19 | MAY | 2019
Delays at US-Mexico border cause multi-million dollar losses for both countries
Trailers now have to wait between 4 and 7 hours to cross the border - Photo: Jorge Duenes/EL UNIVERSAL

Delays at US-Mexico border cause multi-million dollar losses for both countries

09/04/2019
15:16
Newsroom & Agencies
Mexico City
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The U.S. Congress will not ratify the USMCA until Mexico issues a labor reform, which could be approved before May 1

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Long delays at the U.S.-Mexico border crossing for goods destined for American plants and consumers are hitting the U.S. auto industry, and the delays also drastically reduced the number of northbound trucks that crossed the entry point last week.

The U.S. government’s decision to move 750 agents from commercial to immigration duties to handle a surge in Central American families seeking asylum in the United States has triggered the delays at crucial ports on a border that handle USD $1.7 billion in daily trade.

“The situation in Ciudad Juárez is very serious because these auto parts go to plants in the United States and obviously they put at risk the operation in the United States,” said Eduardo Solis, the president of the Mexican Auto Industry Association (AMIA).

The North American auto industry is highly integrated and many car parts cross the border several times before they are finally installed on a vehicle.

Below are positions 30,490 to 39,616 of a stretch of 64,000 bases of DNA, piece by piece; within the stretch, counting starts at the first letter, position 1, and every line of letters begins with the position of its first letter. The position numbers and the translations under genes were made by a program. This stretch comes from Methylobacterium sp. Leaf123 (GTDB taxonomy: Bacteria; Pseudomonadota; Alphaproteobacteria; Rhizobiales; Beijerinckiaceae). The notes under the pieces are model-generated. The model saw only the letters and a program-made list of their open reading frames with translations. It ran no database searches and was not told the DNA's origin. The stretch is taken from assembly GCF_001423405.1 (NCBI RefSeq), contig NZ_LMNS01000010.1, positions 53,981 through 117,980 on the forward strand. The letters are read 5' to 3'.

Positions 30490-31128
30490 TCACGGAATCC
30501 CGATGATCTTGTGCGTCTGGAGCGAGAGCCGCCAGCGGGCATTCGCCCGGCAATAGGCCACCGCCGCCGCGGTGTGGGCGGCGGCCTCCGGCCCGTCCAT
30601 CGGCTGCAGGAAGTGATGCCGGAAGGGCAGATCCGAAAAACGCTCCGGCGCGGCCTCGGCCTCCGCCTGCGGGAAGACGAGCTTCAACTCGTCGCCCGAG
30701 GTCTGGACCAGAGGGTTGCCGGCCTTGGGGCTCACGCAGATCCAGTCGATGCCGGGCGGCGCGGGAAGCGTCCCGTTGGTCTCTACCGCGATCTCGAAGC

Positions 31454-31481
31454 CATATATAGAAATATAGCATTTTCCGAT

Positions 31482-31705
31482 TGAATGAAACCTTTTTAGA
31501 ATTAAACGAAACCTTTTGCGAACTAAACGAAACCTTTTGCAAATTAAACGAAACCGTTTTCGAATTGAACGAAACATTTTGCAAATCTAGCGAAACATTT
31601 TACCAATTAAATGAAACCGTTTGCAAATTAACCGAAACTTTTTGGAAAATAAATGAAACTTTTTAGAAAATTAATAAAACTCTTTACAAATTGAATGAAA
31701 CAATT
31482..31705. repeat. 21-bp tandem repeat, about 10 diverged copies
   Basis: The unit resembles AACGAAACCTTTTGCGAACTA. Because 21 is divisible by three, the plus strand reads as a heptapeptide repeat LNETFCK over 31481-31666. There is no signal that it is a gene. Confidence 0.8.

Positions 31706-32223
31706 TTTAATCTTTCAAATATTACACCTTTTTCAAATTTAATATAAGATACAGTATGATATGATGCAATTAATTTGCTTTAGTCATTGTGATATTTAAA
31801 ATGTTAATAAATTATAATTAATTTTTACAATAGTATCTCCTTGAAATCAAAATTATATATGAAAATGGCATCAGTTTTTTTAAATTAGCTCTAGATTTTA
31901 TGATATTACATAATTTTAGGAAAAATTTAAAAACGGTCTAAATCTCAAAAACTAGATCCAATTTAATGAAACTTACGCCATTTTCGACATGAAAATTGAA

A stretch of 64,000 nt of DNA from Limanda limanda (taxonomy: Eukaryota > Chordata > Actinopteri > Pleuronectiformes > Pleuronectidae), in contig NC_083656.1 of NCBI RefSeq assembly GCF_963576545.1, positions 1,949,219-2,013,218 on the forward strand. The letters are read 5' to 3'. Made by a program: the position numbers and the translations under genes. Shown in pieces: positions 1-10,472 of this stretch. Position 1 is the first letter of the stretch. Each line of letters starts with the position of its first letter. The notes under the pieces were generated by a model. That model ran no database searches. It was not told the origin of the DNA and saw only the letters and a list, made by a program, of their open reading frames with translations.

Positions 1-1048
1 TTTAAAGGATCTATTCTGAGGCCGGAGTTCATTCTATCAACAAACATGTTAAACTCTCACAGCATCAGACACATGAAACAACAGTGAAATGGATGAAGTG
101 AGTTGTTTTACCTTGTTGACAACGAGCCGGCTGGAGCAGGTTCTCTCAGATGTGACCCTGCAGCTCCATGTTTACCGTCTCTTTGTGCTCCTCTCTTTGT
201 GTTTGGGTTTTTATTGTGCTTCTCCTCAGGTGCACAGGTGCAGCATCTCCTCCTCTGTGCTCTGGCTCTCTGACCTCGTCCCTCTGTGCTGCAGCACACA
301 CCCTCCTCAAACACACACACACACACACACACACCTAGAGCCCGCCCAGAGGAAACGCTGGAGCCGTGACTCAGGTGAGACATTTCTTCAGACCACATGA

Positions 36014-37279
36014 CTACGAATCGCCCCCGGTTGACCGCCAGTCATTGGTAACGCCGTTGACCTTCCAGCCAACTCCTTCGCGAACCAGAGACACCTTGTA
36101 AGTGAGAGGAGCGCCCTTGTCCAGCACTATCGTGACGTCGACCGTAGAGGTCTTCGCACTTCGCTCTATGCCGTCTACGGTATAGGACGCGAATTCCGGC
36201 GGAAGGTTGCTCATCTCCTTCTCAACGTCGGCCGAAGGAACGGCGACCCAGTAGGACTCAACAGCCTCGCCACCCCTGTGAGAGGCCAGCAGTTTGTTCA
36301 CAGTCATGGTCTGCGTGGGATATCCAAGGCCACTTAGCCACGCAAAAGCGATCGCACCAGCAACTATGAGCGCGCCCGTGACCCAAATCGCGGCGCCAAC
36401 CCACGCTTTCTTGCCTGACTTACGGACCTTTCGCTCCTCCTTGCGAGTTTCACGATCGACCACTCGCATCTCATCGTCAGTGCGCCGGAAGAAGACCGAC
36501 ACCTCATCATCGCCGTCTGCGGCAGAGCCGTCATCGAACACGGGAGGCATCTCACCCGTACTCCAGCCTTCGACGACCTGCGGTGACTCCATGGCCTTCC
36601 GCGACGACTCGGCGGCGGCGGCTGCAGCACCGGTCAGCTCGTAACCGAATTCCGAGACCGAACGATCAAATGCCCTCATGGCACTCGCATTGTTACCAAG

Seventeen hours before the crossing to El Paso even opened on Monday morning, trucks were already lining up in Ciudad Juárez to avoid the fate of some 7,500 trailers that failed to cross last week, said Manuel Sotelo, vice president at the Mexican National Chamber of Freight Transport’s north division, roughly half the number of trucks that usually cross there per week, carrying everything from car and plane parts to refrigerators, washing machines, TVs, cellphones, and computers.

“This is not normal. We had never seen this before in Ciudad Juárez,” said Sotelo.

Despite elevated costs, some Mexican exporters are turning to air freight to avoid the mile-long lines at the border.

“We’re using charter (planes) which cost between USD $35,000 and $100,000 depending on the volume and merchandise,” said Pedro Chavira, who heads the manufacturing industry chamber INDEX in Ciudad Juarez.

So far, business leaders have reported losses calculated at USD $1,000 million per day on both sides of the border, as a result of the delays.

Octavio de la Torre de Stéffano, the vice-president of the Canaco trustees, said that officials from the Finance Ministry will meet with members from the Department of Treasury to discuss the issue.

On the other hand, the U.S. Congress will not ratify the USMCA until Mexico issues a labor reform, which could be approved before May 1.

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